NEW YORK (GenomeWeb News) – A pair of studies appearing online today in Science Translational Medicine suggest that kidney tumors stemming from exposure to a plant compound once used in Chinese medicine are characterized by both rampant somatic mutation rates and a distinct mutational signature that may help in their detection.
Aristolochic acid, a natural product found in several Aristolochia plant species, has historically been included in traditional medicinal preparations meant to boost weight loss and treat a range of conditions such as arthritis, inflammation, and menstrual symptoms.
Over time, though, epidemiological and other studies have revealed that individuals exposed to the compound — either medicinally or through contaminated food products — were prone to kidney damage and a form of kidney cancer called upper urinary tract urothelial cell carcinoma, or UTUC.
Consequently, herbal preparations containing Aristolochia have been banned for a decade or more in Asia, Europe, and North America, though prescription records in Taiwan suggest nearly a third of that country's population may have taken concoctions containing the compound in the years leading up to such restrictions.
Past research suggests UTUC tumors associated with aristolochic acid tend to harbor mutated forms of TP53 and a slew of adenine to thymine substitutions. Moreover, an aristolochic acid metabolite called aristolactam has been implicated in the formation of adducts that slightly alter DNA's structure.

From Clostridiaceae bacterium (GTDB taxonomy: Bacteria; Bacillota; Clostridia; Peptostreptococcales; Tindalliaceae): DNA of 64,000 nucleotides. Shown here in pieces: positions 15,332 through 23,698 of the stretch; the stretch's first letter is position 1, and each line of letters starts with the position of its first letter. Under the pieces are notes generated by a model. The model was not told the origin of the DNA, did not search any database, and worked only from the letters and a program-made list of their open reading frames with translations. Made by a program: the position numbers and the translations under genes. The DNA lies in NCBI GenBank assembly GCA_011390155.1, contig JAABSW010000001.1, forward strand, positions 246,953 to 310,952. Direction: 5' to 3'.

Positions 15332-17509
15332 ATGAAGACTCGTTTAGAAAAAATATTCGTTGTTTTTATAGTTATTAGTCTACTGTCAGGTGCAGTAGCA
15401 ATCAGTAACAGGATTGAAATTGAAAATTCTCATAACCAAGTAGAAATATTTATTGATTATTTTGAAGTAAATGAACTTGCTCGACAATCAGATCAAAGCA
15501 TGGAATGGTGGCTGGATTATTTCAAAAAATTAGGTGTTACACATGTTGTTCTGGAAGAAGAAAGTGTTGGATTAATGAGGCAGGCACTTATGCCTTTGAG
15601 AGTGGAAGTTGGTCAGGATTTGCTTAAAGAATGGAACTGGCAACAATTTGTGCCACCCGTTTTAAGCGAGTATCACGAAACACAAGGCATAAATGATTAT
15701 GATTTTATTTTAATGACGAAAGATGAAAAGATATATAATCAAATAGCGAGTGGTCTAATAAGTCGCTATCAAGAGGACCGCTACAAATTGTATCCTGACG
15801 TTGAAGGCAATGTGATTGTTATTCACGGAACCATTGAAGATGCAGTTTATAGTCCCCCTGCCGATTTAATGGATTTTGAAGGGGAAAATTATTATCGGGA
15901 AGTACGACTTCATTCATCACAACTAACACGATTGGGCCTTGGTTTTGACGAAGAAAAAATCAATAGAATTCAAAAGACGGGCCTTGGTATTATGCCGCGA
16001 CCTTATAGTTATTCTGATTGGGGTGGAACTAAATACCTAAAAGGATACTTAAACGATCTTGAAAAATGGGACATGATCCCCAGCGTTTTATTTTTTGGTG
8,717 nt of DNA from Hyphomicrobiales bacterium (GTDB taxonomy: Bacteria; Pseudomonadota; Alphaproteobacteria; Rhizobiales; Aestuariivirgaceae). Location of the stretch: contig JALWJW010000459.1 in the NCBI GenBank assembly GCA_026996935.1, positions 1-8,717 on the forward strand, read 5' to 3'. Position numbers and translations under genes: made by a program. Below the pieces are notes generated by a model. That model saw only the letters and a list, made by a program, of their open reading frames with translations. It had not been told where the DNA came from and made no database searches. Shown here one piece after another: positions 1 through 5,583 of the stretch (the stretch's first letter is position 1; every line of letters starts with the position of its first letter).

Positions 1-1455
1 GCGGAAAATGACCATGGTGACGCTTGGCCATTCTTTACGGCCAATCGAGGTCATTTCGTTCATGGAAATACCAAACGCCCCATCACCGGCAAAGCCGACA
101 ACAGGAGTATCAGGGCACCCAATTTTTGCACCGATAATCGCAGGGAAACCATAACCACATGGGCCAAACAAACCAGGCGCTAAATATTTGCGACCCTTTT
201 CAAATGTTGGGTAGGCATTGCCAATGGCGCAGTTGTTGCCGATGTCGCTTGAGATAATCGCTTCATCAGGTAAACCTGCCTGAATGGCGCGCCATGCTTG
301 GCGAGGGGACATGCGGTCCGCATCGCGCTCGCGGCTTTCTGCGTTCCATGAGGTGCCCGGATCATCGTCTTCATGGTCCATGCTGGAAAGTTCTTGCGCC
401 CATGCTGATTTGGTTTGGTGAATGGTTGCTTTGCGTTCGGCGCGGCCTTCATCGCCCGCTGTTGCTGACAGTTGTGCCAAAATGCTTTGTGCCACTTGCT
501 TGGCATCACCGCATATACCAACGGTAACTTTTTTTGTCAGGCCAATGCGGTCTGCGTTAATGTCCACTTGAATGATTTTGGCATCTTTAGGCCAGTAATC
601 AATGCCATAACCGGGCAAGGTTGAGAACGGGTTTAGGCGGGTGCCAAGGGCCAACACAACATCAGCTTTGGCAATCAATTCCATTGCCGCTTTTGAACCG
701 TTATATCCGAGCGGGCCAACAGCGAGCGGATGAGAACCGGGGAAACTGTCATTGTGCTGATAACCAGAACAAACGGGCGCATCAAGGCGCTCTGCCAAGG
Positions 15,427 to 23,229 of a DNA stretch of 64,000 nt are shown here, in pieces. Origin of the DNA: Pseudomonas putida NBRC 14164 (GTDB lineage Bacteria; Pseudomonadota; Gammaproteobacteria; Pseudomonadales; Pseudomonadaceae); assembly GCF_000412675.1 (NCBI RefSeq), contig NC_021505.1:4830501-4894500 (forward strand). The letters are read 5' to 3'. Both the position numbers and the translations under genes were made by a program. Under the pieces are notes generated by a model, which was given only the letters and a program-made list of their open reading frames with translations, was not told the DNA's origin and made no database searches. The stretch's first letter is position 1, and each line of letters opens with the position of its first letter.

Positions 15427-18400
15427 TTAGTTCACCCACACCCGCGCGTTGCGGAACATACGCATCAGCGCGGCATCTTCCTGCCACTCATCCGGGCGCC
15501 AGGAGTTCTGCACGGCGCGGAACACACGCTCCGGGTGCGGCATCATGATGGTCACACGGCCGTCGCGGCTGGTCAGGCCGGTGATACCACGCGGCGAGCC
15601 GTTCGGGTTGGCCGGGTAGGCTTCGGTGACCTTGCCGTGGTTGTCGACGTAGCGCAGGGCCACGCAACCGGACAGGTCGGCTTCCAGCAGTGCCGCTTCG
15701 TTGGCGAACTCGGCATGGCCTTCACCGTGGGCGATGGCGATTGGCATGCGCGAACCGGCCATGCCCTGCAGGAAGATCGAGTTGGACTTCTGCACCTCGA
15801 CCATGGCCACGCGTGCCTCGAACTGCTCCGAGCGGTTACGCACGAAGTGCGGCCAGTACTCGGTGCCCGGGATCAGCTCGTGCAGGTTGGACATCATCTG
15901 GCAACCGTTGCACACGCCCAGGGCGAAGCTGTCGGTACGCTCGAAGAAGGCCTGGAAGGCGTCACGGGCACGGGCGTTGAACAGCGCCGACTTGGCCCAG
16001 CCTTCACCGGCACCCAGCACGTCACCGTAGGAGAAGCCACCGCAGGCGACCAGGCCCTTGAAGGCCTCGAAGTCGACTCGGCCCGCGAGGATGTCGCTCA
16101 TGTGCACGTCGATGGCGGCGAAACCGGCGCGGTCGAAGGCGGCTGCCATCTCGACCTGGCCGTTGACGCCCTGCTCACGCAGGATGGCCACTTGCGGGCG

Even so, there is still relatively little known about the suite of genetic changes associated with aristolochic acid exposure and the kidney cancers it's suspected of causing.
To delve into this in more detail, an international team led by investigators in Singapore, the US, and Taiwan used Illumina's HiSeq 2000 to do whole-genome sequencing on matched tumor-normal samples from a woman with aristolochic acid-associated UTUC.
Using the Illumina GAIIx instrument, they also did exome sequencing on tumor-normal pairs from another eight individuals with the disease and on samples from a human renal cell line that had or had not been exposed to aristolochic acid.
As they reported in one of two related studies out today, members of that group found that the somatic mutation rates in aristolochic acid-associated UTUC tumors exceeded those previously described for smoking-associated lung cancers, UV radiation-induced skin cancers, liver fluke-related forms of bile duct cancer, or gastric cancer tumors attributed to Helicobacter pylori infections.
Along with mutations to TP53, a gene implicated in aristolochic acid-associated UTUC in the past, the team found that tumors linked to the herbal remedy compound contained recurrent changes affecting the histone demethylase gene KDM6A and the ARID1A and SETX genes, which code from chromatin modifiers.
Sequences from all nine aristolochic acid-associated tumors tested were prone to adenine to thymine substitutions, a mutation signature that was especially common on non-transcribed strands of DNA.
Such changes also tended to turn up around splice sites in coding sequences, suggesting aristolochic acid-related mutations may alter the ways that some messenger RNAs are cut and slapped back together after transcription — a pattern that the researchers verified through RNA sequencing.